Recently, the California-based company revealed to WikiLeaks that it was providing the FBI with the private information of three WikiLeaks employees. Under the order from Justice Department, Google was to hand in all the correspondence (including drafts and deleted letters), e-mails, IP-addresses, internet accounts, phone numbers and other data associated with the three. The people in question were the investigation editor, the spokesperson and one of the chief editors for WikiLeaks.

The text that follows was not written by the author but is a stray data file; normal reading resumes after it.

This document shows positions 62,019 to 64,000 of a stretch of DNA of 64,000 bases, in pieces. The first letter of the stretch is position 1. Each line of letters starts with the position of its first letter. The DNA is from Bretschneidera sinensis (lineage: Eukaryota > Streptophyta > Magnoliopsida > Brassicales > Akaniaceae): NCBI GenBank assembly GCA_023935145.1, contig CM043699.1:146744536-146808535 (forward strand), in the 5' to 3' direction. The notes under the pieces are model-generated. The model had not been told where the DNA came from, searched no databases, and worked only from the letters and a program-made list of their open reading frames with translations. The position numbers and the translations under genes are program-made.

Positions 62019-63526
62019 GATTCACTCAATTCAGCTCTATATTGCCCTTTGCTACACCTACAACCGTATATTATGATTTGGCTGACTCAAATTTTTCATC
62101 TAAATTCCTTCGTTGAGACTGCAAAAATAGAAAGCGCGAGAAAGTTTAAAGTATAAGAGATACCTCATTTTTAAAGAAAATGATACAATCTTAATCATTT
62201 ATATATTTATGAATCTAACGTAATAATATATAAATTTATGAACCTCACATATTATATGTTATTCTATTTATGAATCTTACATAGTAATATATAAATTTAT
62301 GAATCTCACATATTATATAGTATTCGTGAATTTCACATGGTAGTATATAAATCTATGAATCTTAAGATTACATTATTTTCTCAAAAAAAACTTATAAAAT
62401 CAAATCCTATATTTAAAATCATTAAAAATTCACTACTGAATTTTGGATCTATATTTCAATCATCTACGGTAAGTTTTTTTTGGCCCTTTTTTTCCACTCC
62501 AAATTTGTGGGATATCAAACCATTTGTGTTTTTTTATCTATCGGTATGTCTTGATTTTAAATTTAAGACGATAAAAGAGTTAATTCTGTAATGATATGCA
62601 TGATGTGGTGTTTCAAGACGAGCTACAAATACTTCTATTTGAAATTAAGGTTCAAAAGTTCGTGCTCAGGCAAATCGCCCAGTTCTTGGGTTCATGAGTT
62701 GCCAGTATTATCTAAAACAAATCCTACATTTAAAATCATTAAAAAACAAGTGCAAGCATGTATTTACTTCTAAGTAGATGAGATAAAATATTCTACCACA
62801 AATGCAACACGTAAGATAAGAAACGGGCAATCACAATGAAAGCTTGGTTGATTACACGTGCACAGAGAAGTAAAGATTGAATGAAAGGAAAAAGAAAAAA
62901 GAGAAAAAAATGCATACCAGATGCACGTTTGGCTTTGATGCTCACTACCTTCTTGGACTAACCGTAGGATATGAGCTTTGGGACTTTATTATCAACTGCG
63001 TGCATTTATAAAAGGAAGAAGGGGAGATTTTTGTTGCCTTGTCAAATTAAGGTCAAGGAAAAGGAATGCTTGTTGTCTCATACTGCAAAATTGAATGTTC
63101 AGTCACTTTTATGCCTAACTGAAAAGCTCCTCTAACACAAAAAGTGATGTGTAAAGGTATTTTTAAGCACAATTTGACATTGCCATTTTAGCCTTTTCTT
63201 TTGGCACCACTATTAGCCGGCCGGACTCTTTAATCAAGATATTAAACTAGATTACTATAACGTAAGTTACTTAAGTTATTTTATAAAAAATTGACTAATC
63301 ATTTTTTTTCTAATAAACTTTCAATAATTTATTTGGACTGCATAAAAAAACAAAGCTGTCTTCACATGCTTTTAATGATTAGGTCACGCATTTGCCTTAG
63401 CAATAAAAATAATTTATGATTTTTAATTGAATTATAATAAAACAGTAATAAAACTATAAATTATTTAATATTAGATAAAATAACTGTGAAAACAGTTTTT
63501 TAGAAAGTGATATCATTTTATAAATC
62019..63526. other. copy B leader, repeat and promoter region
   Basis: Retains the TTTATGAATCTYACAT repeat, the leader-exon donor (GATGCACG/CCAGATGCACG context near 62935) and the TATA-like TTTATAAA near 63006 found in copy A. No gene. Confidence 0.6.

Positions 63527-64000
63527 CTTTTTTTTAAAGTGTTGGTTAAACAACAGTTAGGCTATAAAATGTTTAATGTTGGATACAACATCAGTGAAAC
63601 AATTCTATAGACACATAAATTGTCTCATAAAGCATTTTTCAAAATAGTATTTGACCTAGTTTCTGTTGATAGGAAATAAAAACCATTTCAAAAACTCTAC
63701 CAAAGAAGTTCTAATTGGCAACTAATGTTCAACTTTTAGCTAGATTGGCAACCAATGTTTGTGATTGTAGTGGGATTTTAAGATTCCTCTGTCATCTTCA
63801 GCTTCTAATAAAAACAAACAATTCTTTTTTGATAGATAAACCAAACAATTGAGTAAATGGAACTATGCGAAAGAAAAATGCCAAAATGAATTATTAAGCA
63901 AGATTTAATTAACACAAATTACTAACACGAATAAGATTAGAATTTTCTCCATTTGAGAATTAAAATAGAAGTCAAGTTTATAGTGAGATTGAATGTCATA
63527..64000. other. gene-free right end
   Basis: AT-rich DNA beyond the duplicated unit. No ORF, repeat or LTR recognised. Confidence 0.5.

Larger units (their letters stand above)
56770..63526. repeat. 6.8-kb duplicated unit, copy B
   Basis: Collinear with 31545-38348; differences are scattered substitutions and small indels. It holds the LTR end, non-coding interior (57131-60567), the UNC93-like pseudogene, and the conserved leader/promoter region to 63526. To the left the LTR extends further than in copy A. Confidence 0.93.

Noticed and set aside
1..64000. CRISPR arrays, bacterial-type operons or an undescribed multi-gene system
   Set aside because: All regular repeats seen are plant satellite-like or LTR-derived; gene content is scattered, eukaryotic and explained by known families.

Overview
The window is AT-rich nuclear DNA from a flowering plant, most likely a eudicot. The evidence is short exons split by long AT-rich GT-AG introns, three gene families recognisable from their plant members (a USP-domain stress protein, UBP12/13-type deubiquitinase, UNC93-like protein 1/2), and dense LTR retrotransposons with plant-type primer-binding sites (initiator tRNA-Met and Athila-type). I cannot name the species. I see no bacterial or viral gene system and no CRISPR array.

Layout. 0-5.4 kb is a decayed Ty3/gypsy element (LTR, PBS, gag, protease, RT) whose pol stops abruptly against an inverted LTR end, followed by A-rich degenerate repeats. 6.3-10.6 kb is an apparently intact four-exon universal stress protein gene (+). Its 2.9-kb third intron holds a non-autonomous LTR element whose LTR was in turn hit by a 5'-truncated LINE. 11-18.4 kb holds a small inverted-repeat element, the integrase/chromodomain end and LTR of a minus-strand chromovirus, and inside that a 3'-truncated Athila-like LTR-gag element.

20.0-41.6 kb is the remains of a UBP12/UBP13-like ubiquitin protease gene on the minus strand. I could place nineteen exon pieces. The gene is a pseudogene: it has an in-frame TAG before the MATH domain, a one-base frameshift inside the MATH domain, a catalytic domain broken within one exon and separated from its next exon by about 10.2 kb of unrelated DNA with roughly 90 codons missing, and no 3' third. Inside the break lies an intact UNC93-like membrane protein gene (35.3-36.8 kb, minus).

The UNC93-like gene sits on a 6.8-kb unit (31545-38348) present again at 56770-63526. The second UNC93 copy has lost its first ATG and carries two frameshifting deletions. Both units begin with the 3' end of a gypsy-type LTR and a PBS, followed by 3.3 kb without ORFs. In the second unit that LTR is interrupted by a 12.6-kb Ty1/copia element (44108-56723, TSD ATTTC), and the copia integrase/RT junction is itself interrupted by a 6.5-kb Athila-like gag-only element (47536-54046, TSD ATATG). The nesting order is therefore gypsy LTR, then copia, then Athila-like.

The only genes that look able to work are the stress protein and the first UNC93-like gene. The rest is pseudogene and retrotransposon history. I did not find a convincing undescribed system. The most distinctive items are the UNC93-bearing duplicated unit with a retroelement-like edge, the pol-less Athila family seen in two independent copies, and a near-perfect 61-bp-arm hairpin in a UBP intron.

In her interview to The Guardian, Sarah Harrison (the investigation editor at WikiLeaks) told that she was astonished with the “the invasion of privacy into into a British journalist’s personal email address." Even more shocking remains the fact that for over two years the people didn't even know the FBI was looking through their private messages. Google explains that the company was unable to notify the users due to the restrictions imposed by the gag order. It is said that the FBI needed the data for the investigation into WikiLeaks that was initially launched back in 2010.
The warrants under which the data grab was committed will be presented to the United Nations human rights council in Geneva.